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Mycotoxins in the Dairy Industry

Faculty of Animal Science and Food Engineering, University of São Paulo, Pirassununga 13635-900, SP, Brazil
Author to whom correspondence should be addressed.
Dairy 2023, 4(2), 392-394;
Received: 1 June 2023 / Accepted: 12 June 2023 / Published: 14 June 2023
(This article belongs to the Special Issue Mycotoxins in the Dairy Industry)
Dairy animals’ diets may be naturally and simultaneously contaminated by several fungi that are able to produce different secondary toxic metabolites, known as mycotoxins. Several species in the genera, Aspergillus, Fusarium and Penicillium, among others, are responsible for mycotoxin production in cereals, forage and silages for dairy cattle. The consumption of contaminated feed with mycotoxins can trigger acute or chronic disorders in dairy cattle, known as mycotoxicosis, which is also observed in other animals and humans. In acute cases, hormonal, gastrointestinal and renal disorders, as well as immunosuppression, are sometimes observed. The chronic ingestion of these mycotoxins can induce cases of cancer, hepatopathies, mutagenicity, a reduction in hematopoiesis and severe failures in the immune, intestinal, urinary, digestive, nervous and reproductive systems of animals. These conditions are associated with the intake of, exposure to and interaction with these toxins.
Certain groups of mycotoxins, including aflatoxins (AFs), fumonisins (FBs) and zearalenone (ZEN), as well as trichothecenes such as deoxynivalenol (DON) and T-2 toxin, are especially important in terms of their economic impacts on dairy animals. The presence of these toxins in the diets of dairy cattle leads to a series of health disorders, resulting in a reduction in milk volume and quality, as well as the possible excretion of mycotoxin residues in milk. For example, the main toxic compound in one Afs group (AFB1) produced by a certain Aspergillus species has a greater potential for toxic bioaccumulation in lactating animals, as well as promoting mutagenic, teratogenic and carcinogenic effects. Dairy cows, when consuming feed contaminated with AFB1, metabolize this toxin in the liver via the cytochrome P450 (CYP1A2) to produce aflatoxin M1 (AFM1), which is excreted and commonly found in the milk [1]. Studies have shown that the concentration of AFM1 detected in milk significantly increases with the amount of AFB1 ingested, and the transfer rates of AFB1 to AFM1 in cow milk from the beginning to end of lactation are 6.2% and 1.8%, respectively [2]. This causes additional human exposure to AFs via the ingestion of contaminated milk products [3]. AFM1 has already been found in human breast milk from lactating mothers who consume contaminated food with AFB1 [4].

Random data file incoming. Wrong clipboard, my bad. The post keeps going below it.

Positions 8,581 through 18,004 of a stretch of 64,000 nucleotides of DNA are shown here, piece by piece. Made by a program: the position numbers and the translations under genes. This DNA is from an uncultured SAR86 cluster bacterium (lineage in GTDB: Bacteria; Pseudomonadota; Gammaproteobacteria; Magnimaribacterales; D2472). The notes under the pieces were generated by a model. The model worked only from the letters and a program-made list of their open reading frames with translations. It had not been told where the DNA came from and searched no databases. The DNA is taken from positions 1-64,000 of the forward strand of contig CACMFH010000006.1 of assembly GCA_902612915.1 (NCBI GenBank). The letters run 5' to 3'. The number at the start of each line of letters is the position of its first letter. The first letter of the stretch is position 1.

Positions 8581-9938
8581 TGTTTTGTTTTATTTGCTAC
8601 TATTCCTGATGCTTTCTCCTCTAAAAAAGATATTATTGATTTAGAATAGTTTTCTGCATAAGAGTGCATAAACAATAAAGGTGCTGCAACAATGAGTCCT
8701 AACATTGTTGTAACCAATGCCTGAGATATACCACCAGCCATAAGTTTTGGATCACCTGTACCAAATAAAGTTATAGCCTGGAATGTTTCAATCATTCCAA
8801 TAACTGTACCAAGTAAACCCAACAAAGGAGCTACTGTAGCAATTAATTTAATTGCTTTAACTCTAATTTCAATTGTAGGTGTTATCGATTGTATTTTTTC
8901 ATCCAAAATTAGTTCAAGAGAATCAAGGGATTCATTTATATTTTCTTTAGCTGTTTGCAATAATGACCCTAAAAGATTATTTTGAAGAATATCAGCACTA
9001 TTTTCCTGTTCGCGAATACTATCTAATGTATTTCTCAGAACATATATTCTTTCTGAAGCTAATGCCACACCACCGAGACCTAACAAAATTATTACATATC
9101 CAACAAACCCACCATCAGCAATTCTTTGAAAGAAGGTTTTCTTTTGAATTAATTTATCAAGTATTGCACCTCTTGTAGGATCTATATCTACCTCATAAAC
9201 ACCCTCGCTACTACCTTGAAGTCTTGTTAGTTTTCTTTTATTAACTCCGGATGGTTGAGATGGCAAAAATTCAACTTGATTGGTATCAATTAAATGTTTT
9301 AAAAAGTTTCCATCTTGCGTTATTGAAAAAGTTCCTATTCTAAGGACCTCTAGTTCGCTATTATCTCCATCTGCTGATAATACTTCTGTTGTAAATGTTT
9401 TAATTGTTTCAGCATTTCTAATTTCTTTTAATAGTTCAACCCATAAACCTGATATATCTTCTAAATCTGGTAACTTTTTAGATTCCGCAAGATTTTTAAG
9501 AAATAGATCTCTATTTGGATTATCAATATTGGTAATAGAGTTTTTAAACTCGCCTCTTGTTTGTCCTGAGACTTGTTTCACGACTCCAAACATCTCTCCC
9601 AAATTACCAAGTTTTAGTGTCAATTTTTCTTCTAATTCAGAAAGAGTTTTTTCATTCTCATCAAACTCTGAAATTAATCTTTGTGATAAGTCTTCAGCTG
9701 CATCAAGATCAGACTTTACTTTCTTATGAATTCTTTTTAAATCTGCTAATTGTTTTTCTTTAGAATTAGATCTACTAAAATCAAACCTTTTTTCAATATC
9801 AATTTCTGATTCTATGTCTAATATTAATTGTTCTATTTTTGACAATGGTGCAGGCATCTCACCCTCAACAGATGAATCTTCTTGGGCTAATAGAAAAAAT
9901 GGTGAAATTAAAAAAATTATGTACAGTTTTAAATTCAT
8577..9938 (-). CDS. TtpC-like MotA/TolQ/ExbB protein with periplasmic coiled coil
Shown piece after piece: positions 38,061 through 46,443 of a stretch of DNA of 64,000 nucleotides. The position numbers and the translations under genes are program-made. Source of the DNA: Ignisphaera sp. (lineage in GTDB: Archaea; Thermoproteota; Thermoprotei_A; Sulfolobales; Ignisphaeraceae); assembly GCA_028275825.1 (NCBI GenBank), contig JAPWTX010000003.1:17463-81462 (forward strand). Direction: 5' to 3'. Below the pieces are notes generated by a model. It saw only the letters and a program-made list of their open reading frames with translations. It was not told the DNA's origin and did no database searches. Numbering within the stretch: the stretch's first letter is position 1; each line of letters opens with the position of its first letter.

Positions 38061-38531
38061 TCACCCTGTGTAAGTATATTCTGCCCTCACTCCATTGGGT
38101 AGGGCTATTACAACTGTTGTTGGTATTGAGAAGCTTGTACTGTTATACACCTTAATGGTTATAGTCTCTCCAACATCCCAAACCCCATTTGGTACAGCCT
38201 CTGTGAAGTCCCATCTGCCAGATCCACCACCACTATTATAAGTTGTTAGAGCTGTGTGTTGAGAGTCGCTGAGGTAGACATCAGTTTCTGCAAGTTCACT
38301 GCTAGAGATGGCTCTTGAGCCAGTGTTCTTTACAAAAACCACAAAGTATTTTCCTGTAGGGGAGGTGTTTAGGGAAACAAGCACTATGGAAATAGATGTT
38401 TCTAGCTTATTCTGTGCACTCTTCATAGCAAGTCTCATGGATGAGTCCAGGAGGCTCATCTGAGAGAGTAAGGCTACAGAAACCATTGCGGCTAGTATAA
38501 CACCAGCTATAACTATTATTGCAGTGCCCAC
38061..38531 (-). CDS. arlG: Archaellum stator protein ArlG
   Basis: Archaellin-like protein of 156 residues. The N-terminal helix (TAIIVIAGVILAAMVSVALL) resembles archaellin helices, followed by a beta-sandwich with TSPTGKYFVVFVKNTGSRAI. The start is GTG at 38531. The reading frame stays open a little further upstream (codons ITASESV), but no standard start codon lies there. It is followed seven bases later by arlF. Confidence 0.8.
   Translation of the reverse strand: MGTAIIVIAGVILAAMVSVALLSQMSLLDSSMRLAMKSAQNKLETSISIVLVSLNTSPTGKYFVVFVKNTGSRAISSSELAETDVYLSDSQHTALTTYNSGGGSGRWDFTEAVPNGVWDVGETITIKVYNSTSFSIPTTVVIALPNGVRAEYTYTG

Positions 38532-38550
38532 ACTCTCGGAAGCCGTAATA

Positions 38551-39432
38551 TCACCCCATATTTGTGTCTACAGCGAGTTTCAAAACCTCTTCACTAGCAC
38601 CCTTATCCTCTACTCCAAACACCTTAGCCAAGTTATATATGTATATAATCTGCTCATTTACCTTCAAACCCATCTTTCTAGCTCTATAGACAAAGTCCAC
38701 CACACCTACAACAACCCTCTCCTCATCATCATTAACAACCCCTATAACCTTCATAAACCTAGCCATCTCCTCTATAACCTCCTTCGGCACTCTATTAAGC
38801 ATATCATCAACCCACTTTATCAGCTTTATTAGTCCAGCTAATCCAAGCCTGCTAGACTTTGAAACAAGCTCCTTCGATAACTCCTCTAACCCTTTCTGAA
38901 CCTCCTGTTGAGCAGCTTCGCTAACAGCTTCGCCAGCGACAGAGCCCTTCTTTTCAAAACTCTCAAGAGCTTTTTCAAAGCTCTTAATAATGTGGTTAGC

Similarly, Fusarium-produced FBs have a variety of toxic effects on cattle, including apoptosis, neurotoxicity, immunotoxicity, tissue and organ toxicity, reproductive toxicity and carcinogenicity. In addition to inducing various disorders on their own, FB1, the most frequent and toxic component of the FB group, also potentiates toxic effects when combined with other mycotoxins, such as AFs. The toxic mechanism of FB1 is complex and has not yet been fully elucidated. Its toxicity modulates a sphingolipid metabolism and induces cellular oxidative stress [5], leading to the production and accumulation of aerobic free radicals that are not neutralized by cellular antioxidants. These free radicals cause lipid peroxidation and oxidative impairment to DNA, as well as reductions in glutathione and peroxidase, and superoxide dismutase, compromising the physiological activity of the cellular tissues. Moreover, it can cause significant injury to sperm chromosomes, resulting in reproductive toxicity. Another Fusarium mycotoxin is ZEN, which has been categorized as a xenoestrogen because it causes hormonal disorders and reproductive imbalances in cows, such as hyperestrogenicity. The metabolism of ZEN begins in the rumen and continues via hepatic pathways, involving hydroxylation, glucuronidation, or conjugation reactions of the toxin. These reactions allow for the synthesis of different metabolites, including alpha-zearalenol (α-ZEL), which is 60 times more potent than ZEA, and beta-zearalenol (β-ZEL), which is 0.2 times more potent. Animals with reproductive toxicity induced by ZEA exhibit infertility, ovarian and uterine expansion, reductions in sperm cells, decreases in reproductive hormone levels and decreased pregnancy rates. Residues of FB1 and ZEN metabolites have been reported in commercially available milk [6]; therefore, the exposure of cows to these mycotoxins via their diets is a grave concern.